Default Estate Plans in Malaysia Do Not Always Please Survivors
All adult Hindus in Malaysia have an estate plan. The problem is, it's often not the plan they want or their families would like.
"Many educated Malaysian Hindus are unaware of the Distribution Act," Malaysian native and unit trust consultant Mr. Guhan Sivalingam, 58, said, referring to legislation that imposes automatic forms of distribution by the state when Malaysians die without a written plan.
Take the example of a childless married man who predeceases his wife and parents. If he has no written estate plan, the state distributes one-half of his property to his widow and one-half to his parents. For some, that might be fine; for others, a disaster.
Regardless, the lack of a written plan also raises the odds for disputes among loved ones, according to Mr. Guhan, who is studying estate, retirement and tax planning to become a certified financial planner. "The family must also endure the long delay involved in applying for a letter of administration that allows a final distribution. Until the letter arrives, all assets are frozen and the survivors cannot access desperately needed resources.
"With proper estate planning in place, life goes on as usual," he said. Despite the advantages of estate planning, he added, only ten percent of Malaysians have one, and most who do are not Hindus. When asked why, Mr. Guhan answered, "They lack awareness of and education about estate planning. They're busy with day-to-day matters. Those who are aware procrastinate, and most do not see its importance or urgency."
Mr. Guhan, whose interests include religion, yoga, meditation and social work, would like that to change. So would the Hindu Heritage Endowment, which is offering seminars on estate planning to educate its donors to the techniques and advantages of estate planning that can be tailored to one's family circumstances rather than follow the Distribution Act of 1958 (Amended 1997). The following table shows how estates are distributed in Malaysia.
None of us can say what our family situation will be at death, so if even one of the plans the state has for the intestate is not to your liking, you will want to write your Will.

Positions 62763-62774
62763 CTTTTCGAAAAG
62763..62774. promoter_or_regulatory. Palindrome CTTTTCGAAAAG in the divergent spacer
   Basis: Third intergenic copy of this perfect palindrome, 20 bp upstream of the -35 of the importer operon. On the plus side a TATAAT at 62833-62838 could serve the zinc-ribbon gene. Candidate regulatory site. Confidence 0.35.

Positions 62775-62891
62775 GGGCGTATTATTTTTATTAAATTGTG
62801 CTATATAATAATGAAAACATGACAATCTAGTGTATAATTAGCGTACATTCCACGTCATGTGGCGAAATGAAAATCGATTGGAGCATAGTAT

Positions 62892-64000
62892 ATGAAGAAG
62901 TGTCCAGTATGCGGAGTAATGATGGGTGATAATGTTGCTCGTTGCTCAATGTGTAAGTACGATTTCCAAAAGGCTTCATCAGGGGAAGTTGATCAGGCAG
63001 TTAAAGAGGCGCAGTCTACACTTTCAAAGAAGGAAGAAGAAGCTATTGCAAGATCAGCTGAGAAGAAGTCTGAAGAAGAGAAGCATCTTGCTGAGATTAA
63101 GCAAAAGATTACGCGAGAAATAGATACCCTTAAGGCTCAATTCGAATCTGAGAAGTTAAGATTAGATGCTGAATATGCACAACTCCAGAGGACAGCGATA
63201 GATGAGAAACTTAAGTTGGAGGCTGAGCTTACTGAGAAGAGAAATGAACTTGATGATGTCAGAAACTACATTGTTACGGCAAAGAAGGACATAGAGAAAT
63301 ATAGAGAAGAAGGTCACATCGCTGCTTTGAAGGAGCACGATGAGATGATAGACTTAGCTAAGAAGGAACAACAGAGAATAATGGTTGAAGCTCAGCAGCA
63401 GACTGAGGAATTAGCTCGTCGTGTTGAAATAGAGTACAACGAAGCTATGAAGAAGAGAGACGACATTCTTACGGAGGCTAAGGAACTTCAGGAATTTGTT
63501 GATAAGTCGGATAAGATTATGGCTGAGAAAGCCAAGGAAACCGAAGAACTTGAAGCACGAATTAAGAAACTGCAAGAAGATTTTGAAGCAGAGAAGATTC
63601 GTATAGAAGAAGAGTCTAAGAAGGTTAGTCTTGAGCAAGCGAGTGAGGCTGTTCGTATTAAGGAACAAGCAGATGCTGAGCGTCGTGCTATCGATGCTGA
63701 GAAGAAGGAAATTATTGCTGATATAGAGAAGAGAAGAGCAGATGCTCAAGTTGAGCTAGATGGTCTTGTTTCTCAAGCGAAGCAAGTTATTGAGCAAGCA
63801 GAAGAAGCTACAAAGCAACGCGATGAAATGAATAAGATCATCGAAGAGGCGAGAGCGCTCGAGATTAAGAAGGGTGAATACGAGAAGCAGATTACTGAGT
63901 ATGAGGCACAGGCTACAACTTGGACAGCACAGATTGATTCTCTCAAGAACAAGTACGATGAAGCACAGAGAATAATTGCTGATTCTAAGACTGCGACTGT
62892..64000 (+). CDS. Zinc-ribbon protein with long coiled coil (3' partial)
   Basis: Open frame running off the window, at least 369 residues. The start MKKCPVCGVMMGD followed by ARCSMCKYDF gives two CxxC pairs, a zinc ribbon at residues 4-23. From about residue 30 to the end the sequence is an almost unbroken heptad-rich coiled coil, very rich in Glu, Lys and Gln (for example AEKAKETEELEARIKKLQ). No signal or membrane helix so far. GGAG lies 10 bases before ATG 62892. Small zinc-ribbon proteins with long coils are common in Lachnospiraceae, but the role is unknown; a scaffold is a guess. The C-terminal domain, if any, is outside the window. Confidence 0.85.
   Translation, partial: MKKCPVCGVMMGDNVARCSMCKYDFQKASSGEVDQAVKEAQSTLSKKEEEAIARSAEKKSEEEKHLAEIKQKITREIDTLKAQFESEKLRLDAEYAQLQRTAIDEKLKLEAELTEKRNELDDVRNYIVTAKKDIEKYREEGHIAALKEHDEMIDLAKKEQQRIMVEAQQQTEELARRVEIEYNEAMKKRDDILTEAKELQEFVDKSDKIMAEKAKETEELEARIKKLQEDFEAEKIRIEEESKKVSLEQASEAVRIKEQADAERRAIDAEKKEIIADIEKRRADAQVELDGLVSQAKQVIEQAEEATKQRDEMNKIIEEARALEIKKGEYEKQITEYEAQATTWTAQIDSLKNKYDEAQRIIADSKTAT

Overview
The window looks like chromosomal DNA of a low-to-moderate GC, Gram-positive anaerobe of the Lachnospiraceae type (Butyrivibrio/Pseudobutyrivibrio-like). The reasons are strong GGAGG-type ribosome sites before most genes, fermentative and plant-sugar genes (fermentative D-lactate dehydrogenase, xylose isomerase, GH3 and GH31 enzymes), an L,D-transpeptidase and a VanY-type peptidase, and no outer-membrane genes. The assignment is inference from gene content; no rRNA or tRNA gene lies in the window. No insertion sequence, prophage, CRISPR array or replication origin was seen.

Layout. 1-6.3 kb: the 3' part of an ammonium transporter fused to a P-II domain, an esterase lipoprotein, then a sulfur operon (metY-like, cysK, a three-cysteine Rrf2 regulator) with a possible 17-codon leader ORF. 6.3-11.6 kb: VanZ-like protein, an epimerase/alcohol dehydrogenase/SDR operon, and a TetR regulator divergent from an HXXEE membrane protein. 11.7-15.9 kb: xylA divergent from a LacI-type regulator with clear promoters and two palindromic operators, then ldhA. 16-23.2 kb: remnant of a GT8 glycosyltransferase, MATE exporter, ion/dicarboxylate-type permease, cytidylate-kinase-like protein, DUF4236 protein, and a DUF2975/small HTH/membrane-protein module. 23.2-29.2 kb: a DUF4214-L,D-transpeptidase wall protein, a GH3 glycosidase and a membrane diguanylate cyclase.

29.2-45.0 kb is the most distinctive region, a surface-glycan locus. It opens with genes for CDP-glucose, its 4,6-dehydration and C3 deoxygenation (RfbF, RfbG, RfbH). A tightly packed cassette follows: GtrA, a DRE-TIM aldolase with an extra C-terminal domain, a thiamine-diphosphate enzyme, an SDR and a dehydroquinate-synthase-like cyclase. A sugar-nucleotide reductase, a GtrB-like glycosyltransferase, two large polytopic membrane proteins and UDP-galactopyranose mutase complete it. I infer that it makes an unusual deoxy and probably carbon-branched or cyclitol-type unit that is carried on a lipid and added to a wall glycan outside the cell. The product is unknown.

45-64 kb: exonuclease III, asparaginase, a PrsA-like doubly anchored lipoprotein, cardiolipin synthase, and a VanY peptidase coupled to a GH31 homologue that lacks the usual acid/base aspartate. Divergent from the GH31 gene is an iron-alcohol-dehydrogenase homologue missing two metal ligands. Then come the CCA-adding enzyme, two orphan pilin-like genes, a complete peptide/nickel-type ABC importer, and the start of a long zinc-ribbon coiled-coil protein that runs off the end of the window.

Even more pressing for some than estate planning is retirement planning. Malaysians depend primarily on the Employees Provident Fund (EPF) for retirement, Malaysia's equivalent to Social Security in the US. The reality, according to Mr. Guhan, is grim.
"This saving is crucial for all working class," he explained. "Unfortunately, most of the time the savings are gone within two to three years of retirement due to poor financial planning."
According to Mr. Guhan, retirement in Malaysia is set at age 55. An individual's EPF savings are divided into two accounts: account one is 70% of the total and can be withdrawn following a specific formula on a staggered basis and invested in unit trust instruments, a form of collective investment constituted under a trust deed. Account two, or 30%, may be withdrawn for medical bills, education of oneself or one's children, for the first home purchase payment and when the member reaches 50 years of age. Beneficiaries can be nominated and changed at any time before retirement. The account receives a yearly dividend.
The combination of the EPF, fragile cornerstone of most people's retirement, and virtually non-existent written estate plans does not bode well for Malaysia's Hindu population or for Hindu causes. The benefits charities receive from bequests from estate plans are rare in Malaysia.
"I hope prudent estate and financial planning can remedy this," Mr. Guhan said. "It would be good for Hindu causes and wonderful for Hindu families."
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